## SSE — An Overview

SSE is a newer
SIMD extension to the

Intel Pentium
III and

AMD AthlonXP microprocessors.
Unlike

MMX and

3DNow!
extensions, which occupy the same register space as the normal

FPU registers, SSE adds a separate
register space to the microprocessor. Because of this, SSE can only be
used on operating systems that support it. Fortunately, most recent
operating systems have support built in. All versions of Windows since
Windows98 support SSE, as do Linux kernels since 2.2.

SSE was introduced in 1999, and was also known as "Katmai New Instructions" (or KNI)
after the Pentium III's core codename.

SSE adds 8 new 128-bit registers, divided into 4 32-bit
(single precision) floating point values. These registers are called

`XMM0 - XMM7`

. An additional control register,

`MXCSR`

, is also available to control and check the status of SSE
instructions.

SSE gives us access to 70 new instructions that
operate on these 128bit registers, MMX registers, and sometimes even
regular 32bit registers.

## SSE — MXCSR

The

`MXCSR`

register is a 32-bit register containing flags
for control and status information regarding SSE instructions. As of

SSE3, only bits 0-15 have been defined.

**Pnemonic** | **Bit Location** | **Description** |

FZ | bit 15 | Flush To Zero |

R+ | bit 14 | Round Positive |

R- | bit 13 | Round Negative |

RZ | bits 13 and 14 | Round To Zero |

RN | bits 13 and 14 are 0 | Round To Nearest |

PM | bit 12 | Precision Mask |

UM | bit 11 | Underflow Mask |

OM | bit 10 | Overflow Mask |

ZM | bit 9 | Divide By Zero Mask |

DM | bit 8 | Denormal Mask |

IM | bit 7 | Invalid Operation Mask |

DAZ | bit 6 | Denormals Are Zero |

PE | bit 5 | Precision Flag |

UE | bit 4 | Underflow Flag |

OE | bit 3 | Overflow Flag |

ZE | bit 2 | Divide By Zero Flag |

DE | bit 1 | Denormal Flag |

IE | bit 0 | Invalid Operation Flag |

`FZ`

mode causes all underflowing operations to simply go to zero. This saves
some processing time, but loses precision.

The

`R+`

,

`R-`

,

`RN`

, and

`RZ`

rounding modes determine how the
lowest bit is generated. Normally,

`RN`

is used.

`PM`

,

`UM`

,

`MM`

,

`ZM`

,

`DM`

, and

`IM`

are masks that
tell the processor to ignore the exceptions that happen, if they do. This keeps the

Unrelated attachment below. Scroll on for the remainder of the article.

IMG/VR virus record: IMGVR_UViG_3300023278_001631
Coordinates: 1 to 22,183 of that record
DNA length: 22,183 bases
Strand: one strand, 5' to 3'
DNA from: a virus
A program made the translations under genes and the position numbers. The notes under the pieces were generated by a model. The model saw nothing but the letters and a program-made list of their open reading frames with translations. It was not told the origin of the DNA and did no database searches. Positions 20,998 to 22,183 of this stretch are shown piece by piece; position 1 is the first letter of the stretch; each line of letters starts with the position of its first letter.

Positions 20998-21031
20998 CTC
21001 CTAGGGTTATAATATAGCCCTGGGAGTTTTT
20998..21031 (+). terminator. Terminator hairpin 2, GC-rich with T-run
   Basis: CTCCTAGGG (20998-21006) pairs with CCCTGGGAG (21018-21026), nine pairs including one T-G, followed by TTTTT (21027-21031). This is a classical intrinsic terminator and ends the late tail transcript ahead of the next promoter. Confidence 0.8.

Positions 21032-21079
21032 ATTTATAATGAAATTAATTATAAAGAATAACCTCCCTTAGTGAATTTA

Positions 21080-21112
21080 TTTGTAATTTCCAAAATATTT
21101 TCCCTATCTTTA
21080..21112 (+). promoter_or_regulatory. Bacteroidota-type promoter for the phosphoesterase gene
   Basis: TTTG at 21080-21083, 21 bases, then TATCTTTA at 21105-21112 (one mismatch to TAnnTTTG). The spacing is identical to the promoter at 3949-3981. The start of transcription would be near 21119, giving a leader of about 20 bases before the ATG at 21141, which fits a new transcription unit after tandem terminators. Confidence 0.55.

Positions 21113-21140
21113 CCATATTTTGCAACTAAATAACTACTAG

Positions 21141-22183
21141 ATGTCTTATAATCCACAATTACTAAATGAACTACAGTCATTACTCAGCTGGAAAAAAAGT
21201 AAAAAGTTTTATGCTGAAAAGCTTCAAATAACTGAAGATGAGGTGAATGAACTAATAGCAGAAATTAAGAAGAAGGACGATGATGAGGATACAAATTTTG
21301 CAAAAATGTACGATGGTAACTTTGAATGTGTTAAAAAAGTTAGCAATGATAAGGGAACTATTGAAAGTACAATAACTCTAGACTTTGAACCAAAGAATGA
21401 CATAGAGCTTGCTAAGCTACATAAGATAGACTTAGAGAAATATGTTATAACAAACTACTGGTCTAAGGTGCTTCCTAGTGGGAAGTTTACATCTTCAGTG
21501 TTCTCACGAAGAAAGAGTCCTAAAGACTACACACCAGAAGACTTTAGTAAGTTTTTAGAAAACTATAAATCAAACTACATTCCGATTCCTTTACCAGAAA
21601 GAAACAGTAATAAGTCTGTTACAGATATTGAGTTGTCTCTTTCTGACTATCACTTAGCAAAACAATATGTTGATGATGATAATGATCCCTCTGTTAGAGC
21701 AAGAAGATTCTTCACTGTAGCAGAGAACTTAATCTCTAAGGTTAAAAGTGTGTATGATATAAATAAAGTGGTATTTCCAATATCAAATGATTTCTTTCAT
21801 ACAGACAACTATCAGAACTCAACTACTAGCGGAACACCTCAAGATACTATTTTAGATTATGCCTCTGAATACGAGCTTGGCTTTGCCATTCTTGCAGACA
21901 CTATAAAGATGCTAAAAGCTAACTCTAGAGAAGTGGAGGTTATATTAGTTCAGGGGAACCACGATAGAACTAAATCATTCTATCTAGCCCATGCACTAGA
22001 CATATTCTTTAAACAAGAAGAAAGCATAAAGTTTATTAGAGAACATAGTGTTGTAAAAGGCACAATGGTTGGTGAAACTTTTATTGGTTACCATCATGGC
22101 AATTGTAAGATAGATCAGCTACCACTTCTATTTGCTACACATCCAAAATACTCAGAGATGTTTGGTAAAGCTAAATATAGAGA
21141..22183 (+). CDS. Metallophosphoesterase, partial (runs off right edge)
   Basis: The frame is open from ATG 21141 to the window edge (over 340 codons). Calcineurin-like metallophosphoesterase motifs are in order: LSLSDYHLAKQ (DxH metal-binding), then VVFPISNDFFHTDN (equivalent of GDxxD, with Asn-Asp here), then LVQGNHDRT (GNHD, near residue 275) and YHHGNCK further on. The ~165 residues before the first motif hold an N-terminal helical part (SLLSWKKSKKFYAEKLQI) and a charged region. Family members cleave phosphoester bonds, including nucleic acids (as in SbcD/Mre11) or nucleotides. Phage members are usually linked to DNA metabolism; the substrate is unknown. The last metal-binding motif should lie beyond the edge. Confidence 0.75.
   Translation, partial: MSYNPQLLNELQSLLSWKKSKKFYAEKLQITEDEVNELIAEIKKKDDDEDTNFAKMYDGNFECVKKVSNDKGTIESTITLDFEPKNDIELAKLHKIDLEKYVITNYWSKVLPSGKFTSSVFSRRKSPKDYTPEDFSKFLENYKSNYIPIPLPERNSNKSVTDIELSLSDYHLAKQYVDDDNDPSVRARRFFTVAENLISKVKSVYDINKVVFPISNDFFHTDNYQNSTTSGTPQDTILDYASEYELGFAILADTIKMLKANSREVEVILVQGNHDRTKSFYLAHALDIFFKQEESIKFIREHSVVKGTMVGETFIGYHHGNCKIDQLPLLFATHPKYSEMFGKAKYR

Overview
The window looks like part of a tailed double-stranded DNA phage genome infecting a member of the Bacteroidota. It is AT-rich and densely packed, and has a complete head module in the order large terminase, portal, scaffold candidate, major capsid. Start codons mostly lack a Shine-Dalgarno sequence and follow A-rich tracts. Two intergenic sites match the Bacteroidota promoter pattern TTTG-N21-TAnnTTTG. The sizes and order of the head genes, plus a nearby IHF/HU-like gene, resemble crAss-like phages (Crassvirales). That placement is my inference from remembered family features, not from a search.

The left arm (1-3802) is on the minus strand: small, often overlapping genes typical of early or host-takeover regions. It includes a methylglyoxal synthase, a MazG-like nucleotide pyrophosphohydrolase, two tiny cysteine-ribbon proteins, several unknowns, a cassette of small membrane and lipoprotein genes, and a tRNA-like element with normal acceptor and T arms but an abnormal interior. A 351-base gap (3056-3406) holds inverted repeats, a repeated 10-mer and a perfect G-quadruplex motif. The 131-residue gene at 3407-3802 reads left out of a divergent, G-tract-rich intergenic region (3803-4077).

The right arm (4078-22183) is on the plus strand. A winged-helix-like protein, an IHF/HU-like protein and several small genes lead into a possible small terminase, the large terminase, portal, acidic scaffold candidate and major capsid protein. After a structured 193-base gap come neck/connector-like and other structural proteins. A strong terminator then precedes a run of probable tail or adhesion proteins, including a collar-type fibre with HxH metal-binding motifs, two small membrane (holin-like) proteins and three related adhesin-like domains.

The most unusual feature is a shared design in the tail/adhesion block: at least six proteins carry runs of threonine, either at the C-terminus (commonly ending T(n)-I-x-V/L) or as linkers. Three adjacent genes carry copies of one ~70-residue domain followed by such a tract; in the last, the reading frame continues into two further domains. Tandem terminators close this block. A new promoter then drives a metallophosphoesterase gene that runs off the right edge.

program from having to deal with problems, but might cause invalid results.

`DAZ`

tells the

CPU
to force all Denormals to zero. A Denormal is a number that is so small
that

FPU can't
renormalize it due to limited exponent ranges. They're just like normal
numbers, but they take considerably longer to process. Note that not all
processors support

`DAZ`

.

`PE`

,

`UE`

,

`ME`

,

`ZE`

,

`DE`

, and

`IE`

are the exception flags that are set
if they happen, and aren't unmasked. Programs can check these to see if
something interesting happened. These bits are "sticky", which means
that once they're set, they stay set forever until the program clears
them. This means that the indicated exception could have happened several
operations ago, but nobody bothered to clear it.

`DAZ`

wasn't available in the first version of SSE. Since setting
a reserved bit in

`MXCSR`

causes a general protection fault,
we need to be able to check the availability of this feature without
causing problems. To do this, one needs to set up a 512-byte area of
memory to save the SSE state to, using

`fxsave`

, and then
one needs to inspect bytes 28 through 31 for the

`MXCSR_MASK`

value. If bit 6 is set,

`DAZ`

is
supported, otherwise, it isn't.

## SSE — OpCode List

(still under construction) (lowest = bits 0-31, not smallest of
set.)(byte, word, 8bit, 16bit, need to regularize...)

Arithmetic:

`addps`

- Adds 4 single-precision (32bit) floating-point
values to 4 other single-precision floating-point values.

`addss`

- Adds the lowest single-precision values, top 3
remain unchanged.

`subps`

- Subtracts 4 single-precision floating-point
values from 4 other single-precision floating-point values.

`subss`

- Subtracts the lowest single-precision values, top
3 remain unchanged.

`mulps`

- Multiplies 4 single-precision floating-point
values with 4 other single-precision values.

`mulss`

- Multiplies the lowest single-precision values,
top 3 remain unchanged.

`divps`

- Divides 4 single-precision floating-point values
by 4 other single-precision floating-point values.

`divss`

- Divides the lowest single-precision values, top 3
remain unchanged.

`rcpps`

- Reciprocates (1/x) 4 single-precision
floating-point values.

`rcpss`

- Reciprocates the lowest single-precision values,
top 3 remain unchanged.

`sqrtps`

- Square root of 4 single-precision values.

`sqrtss`

- Square root of lowest value, top 3 remain
unchanged.

`rsqrtps`

- Reciprocal square root of 4 single-precision
floating-point values.

`rsqrtss`